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U.S. Capitol. Photo: Dea/M. Borchi/Contributor/Getty Images

Schools across the country are using the impeachment debate in Congress to teach students about the Constitution, presidential power and earlier impeachment cases, AP reports.

Why it matters: Experts say it's a good opportunity for teachers to put current events in the curriculum and strengthen debate skills on constitutional and procedural facts versus students' personal beliefs.

In a writing prompt published in the New York Times, teenagers shared their opinions on whether the impeachment inquiry is appropriate to discuss in classrooms. Many said yes, but some said they weren't interested in their teachers trying to influence their students’ opinions.

  • Still, some North Carolina high school students expressed their opinion that members of Congress "had already made up their minds and wouldn’t be swayed," AP writes.
  • If teachers want to shy away from controversy and the Trump presidency, history and impeachment is a safe bet, per AP.

Go deeper: The takeaways from the Trump impeachment inquiry's closed-door phase

Go deeper

Updated 50 mins ago - Politics & Policy

The massive early vote

Illustration: Sarah Grillo/Axios

Early voting in the 2020 election across the U.S. on Saturday had already reached 65.5% of 2016's total turnout, according to state data compiled by the U.S. Elections Project.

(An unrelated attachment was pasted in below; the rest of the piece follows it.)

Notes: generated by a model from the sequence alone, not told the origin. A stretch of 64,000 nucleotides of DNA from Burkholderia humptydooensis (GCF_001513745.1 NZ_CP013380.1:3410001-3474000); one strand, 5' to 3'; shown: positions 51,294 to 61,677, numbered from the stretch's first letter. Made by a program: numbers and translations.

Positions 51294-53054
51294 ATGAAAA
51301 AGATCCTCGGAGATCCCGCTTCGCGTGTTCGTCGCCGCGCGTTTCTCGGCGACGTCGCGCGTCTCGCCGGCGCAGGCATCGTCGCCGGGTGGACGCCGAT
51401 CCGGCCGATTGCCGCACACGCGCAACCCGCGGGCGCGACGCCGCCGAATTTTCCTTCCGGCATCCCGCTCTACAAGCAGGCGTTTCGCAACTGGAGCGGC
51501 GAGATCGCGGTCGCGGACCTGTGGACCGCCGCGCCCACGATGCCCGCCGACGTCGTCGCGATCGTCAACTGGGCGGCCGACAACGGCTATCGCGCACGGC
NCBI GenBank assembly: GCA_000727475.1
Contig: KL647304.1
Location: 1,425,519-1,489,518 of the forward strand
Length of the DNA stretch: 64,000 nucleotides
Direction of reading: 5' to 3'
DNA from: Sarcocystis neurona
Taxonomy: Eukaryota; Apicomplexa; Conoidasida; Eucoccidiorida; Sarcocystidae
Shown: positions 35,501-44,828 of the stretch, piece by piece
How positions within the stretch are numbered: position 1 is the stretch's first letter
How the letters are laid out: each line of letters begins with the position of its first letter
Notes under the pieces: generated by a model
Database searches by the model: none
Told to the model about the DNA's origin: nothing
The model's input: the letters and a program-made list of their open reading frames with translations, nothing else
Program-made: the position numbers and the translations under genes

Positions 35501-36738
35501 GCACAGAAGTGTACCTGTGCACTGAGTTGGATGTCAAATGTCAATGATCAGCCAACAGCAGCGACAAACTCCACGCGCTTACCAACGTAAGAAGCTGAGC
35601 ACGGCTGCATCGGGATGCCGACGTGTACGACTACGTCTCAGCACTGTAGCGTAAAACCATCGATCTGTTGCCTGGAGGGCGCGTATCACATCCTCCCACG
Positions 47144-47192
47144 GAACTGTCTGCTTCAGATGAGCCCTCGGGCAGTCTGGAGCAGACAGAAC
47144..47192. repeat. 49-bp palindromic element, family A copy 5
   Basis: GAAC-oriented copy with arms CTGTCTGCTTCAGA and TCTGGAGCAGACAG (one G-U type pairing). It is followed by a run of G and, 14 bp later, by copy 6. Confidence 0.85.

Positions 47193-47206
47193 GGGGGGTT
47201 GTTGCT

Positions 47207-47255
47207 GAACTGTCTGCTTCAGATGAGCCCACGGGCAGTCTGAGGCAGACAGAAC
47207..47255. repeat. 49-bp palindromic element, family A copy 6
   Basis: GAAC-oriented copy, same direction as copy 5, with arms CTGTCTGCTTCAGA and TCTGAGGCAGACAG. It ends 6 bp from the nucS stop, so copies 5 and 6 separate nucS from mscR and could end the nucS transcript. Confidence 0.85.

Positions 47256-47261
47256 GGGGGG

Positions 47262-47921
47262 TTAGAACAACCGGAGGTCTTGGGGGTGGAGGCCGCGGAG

Why it matters: The coronavirus pandemic and its resultant social-distancing measures prompted a massive uptick in both mail-in ballots and early voting nationwide, setting up an unprecedented and potentially tumultuous count in the hours and days after the polls close on Nov. 3.

Updated 1 hour ago - Politics & Policy

Coronavirus dashboard

Illustration: Sarah Grillo/Axios

  1. Health: Ipsos poll: COVID trick-or-treat.
  2. World: Greece tightens coronavirus restrictions as Europe cases spike — Austria reimposes coronavirus lockdowns amid surge of infections
  3. Economy: Conference Board predicts economy won’t fully recover until late 2021.
  4. Technology: Fully at-home rapid COVID test to move forward.
  5. States: New York rolls out new testing requirements for visitors.

Trump's legacy is shaped by his narrow interests

Illustration: Annelise Capossela/Axios

President Trump's policy legacy is as much defined by what he's ignored as by what he's involved himself in.

The big picture: Over the past four years, Trump has interested himself in only a slim slice of the government he leads. Outside of trade, immigration, a personal war against the "Deep State" and the hot foreign policy issue of the moment, Trump has left many of his Cabinet secretaries to work without interruption, let alone direction.